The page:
“Amazing coincidence…” he says, “there was a murder case a few years ago – exactly as you have described it – a man died from poisoning – with Ricin – a woman was the suspect – but we could do nothing – as the trace couldn’t be established – just like in your story…”

“Oh…” I remarked, “quite a coincidence…”

“Hear the next part…” he says, “the name of the woman was “Nisha” – yes – the murder suspect was a woman called “Nisha” – exactly like in your story – that’s the bizarre coincidence…”

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VIKRAM KARVE

Copyright © Vikram Karve 
1. If you share this post, please give due credit to the author Vikram Karve
2. Please DO NOT PLAGIARIZE. Please DO NOT Cut/Copy/Paste this post
© vikram karve., all rights reserved.

Disclaimer:
1. This story is a spoof, pure fiction, just for fun and humor, no offence is meant to anyone, so take it with a pinch of salt and have a laugh.
2. All stories in this blog are a work of fiction. Events, Places, Settings and Incidents narrated in the story are a figment of my imagination. The characters do not exist and are purely imaginary. Any resemblance to persons, living or dead, is purely coincidental.
3. E&OE

Copyright Notice:
No part of this Blog may be reproduced or utilized in any form or by any means, electronic or mechanical including photocopying or by any information storage and retrieval system, without permission in writing from the Blog Author Vikram Karve who holds the copyright.
Copyright © Vikram Karve (All Rights Reserved)

© vikram karve., all rights reserved.
 

Wednesday, November 9, 2022

Maharshi Karve : His Life Story in His Own Words

MAHARSHI KARVE

His Life Story in His Own Words
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LOOKING BACK by DK KARVE (1936)

Autobiography of Bharat Ratna Maharshi Dhondo Keshav Karve
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(Book Review by Vikram Waman Karve)
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Today – the 9th of November – is the पुण्यतिथि (Death Anniversary) of Bharat Ratna Maharshi Dhondo Keshav Karve (18.04.1858  09.11.1962).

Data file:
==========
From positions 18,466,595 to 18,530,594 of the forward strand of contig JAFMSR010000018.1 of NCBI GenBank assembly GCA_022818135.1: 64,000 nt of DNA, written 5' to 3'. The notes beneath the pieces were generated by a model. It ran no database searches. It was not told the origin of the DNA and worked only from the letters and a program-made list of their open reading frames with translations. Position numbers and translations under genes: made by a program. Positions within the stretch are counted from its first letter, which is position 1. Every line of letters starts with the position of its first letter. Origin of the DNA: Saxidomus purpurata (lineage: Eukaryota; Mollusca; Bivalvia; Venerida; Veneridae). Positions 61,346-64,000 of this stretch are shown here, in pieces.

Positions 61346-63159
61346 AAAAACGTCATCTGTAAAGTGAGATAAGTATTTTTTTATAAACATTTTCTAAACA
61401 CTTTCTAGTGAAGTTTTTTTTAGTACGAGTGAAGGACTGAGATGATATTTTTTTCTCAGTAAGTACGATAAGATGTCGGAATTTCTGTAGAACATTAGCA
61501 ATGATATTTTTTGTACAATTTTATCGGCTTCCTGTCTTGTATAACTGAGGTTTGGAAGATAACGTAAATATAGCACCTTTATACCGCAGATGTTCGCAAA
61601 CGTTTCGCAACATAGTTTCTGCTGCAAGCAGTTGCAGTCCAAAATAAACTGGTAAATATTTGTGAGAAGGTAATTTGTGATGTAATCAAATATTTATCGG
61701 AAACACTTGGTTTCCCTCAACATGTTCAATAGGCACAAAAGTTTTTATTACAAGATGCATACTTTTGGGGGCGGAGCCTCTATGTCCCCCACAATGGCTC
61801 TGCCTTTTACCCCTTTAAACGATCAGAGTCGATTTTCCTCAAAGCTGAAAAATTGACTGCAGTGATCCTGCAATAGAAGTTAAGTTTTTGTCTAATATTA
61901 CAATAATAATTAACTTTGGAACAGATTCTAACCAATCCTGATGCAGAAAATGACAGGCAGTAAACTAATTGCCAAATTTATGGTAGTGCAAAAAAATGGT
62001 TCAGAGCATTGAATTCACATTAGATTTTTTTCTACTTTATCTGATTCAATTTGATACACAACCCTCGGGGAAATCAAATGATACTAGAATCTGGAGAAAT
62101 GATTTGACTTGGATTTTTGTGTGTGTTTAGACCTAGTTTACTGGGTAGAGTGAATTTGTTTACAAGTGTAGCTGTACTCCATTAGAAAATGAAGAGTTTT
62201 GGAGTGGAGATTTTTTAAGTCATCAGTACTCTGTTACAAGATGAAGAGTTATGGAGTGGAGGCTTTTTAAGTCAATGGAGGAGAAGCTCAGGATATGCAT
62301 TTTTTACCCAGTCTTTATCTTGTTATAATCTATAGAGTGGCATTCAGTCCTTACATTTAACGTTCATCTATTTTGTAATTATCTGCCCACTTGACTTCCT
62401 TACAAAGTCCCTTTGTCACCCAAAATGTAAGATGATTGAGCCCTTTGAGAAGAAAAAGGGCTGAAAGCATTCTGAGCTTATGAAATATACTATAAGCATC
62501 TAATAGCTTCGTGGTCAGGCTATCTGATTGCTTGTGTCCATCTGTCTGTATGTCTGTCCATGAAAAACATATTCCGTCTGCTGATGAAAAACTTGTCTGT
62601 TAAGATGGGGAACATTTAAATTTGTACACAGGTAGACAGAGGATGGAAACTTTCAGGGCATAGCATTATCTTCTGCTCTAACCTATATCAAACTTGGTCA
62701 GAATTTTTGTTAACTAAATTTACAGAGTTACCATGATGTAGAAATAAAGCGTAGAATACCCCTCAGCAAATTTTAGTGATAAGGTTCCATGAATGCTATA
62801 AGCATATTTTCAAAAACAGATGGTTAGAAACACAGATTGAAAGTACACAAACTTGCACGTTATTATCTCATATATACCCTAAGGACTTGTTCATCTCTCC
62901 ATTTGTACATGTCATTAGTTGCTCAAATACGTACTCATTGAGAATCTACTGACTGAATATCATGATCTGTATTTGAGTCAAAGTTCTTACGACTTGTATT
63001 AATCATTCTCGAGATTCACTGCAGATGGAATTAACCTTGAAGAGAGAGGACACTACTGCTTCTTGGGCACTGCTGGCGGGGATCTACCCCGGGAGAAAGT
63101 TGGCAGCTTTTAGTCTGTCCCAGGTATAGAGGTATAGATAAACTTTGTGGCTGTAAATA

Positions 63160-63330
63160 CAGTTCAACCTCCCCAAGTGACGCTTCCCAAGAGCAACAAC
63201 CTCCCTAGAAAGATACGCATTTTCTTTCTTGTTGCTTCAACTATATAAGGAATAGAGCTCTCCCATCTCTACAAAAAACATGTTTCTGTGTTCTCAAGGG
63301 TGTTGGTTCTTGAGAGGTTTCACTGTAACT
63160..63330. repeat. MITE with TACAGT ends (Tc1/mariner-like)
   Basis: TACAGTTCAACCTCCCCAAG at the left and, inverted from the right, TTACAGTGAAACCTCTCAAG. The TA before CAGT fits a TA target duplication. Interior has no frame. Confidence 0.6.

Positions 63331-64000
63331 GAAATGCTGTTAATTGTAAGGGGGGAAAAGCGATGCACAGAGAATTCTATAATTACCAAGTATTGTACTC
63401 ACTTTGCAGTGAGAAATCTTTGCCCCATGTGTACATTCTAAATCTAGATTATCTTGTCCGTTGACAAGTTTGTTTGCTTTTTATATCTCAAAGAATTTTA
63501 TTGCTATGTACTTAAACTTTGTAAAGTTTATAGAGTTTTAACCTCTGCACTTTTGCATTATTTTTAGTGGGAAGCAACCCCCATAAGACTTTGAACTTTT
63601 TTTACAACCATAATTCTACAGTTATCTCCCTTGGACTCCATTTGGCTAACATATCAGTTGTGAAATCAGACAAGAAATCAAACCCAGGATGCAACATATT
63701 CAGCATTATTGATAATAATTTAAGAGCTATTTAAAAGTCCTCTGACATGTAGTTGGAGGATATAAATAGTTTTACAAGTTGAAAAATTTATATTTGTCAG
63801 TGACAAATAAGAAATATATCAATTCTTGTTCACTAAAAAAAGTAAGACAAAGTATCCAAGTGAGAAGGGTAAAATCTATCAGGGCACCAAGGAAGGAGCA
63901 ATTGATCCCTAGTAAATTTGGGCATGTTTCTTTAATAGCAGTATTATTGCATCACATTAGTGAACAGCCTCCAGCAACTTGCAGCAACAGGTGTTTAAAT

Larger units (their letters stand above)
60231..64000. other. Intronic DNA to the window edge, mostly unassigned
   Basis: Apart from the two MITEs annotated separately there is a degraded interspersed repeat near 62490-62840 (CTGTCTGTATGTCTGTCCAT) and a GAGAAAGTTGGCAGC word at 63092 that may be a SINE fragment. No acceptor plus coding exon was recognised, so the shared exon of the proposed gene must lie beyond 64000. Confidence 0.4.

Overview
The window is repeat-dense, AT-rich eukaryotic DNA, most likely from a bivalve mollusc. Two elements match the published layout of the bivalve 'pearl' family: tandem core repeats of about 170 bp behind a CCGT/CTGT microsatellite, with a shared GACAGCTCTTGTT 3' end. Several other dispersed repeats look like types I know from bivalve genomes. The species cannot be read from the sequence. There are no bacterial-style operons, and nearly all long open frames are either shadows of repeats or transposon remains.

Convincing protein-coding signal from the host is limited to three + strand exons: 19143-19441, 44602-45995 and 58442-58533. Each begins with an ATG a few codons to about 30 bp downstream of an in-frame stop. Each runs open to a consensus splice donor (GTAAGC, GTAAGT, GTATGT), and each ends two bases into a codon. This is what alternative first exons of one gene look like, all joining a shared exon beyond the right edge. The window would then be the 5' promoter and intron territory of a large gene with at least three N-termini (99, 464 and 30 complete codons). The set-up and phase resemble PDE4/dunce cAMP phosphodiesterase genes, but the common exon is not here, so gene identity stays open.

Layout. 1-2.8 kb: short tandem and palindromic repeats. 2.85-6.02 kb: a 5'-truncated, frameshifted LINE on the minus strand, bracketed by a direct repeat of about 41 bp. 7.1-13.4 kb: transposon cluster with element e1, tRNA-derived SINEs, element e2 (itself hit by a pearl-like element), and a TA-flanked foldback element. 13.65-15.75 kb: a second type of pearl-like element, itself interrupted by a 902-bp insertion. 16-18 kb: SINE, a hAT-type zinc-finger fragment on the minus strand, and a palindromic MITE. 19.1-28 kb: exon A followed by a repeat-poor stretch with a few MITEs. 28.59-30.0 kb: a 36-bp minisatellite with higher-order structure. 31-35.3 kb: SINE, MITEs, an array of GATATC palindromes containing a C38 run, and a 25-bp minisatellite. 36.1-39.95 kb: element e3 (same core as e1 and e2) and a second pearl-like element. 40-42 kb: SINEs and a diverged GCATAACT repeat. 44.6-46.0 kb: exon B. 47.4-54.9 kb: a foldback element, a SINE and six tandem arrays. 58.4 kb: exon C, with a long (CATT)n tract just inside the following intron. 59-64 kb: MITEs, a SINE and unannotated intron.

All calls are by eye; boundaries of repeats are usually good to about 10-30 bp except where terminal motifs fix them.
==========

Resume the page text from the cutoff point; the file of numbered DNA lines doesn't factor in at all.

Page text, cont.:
I feel that  on this occasion  it would be apt to tell you about his life and work as written by him in his autobiography titled LOOKING BACK published in 1936. 

Here is a picture of my copy of the book. 

Looking Back by Dhondo Keshav Karve 

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Dear Reader  you must be wondering why I am reviewing an autobiography written in 1936.

Well 
 around 20 years ago  from 2000 to 2006 – for 6 years of my life  I stayed in a magnificent building called Empress Court on Maharshi Karve Road opposite the Oval at Churchgate in Mumbai.

I share the same surname (Karve) as the author.

Also 
 I happen to be the great-grandson of Maharshi Dhondo Keshav Karve

But  beyond that  compared to him  I am a nobody – not even a pygmy.
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Maharshi Karve clearly knew his goal, persisted ceaselessly throughout his life with missionary zeal and transformed the destiny of the Indian Woman.

The first university for women in India 
 SNDT Women’s University  and educational institutions for women under the aegis of the Hingne Stree Shikshan Samstha Poona  later renamed Maharshi Karve Stree Shikshan Samstha (MKSSS) Pune  covering the entire spectrum ranging from pre-primary schools to post-graduate, engineering, vocational and professional colleges – all these institutions bear eloquent testimony to his indomitable spirit, untiring perseverance and determined efforts.
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LOOKING BACK by DK KARVE (1936)
(Book Review)
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In his preface  Frederick J Gould, renowned rationalist and lecturer on Ethics, writes that “the narrative is a parable of his career” – a most apt description of the autobiography. 

The author tells his life-story in a simple straightforward manner, with remarkable candour and humility  resulting in a narrative which is friendly, interesting and readable.
 
Autobiographies are sometimes voluminous tomes  but this a small book  just 200 pages.  

It is a very easy comfortable enjoyable read  written from the heart in engrossing storytelling style – that makes the book unputdownable.

Dr. Dhondo Keshav Karve writes a crisp, flowing narrative of his life, interspersed with his views and anecdotes 
 in simple, straightforward style  which facilitates the reader to visualize through the author’s eyes the places, period, people and events pertaining to his life and times and the trials and tribulations he faced and struggled to conquer.
 
Dr. Dhondo Keshav Karve was born on 18th of April 1858.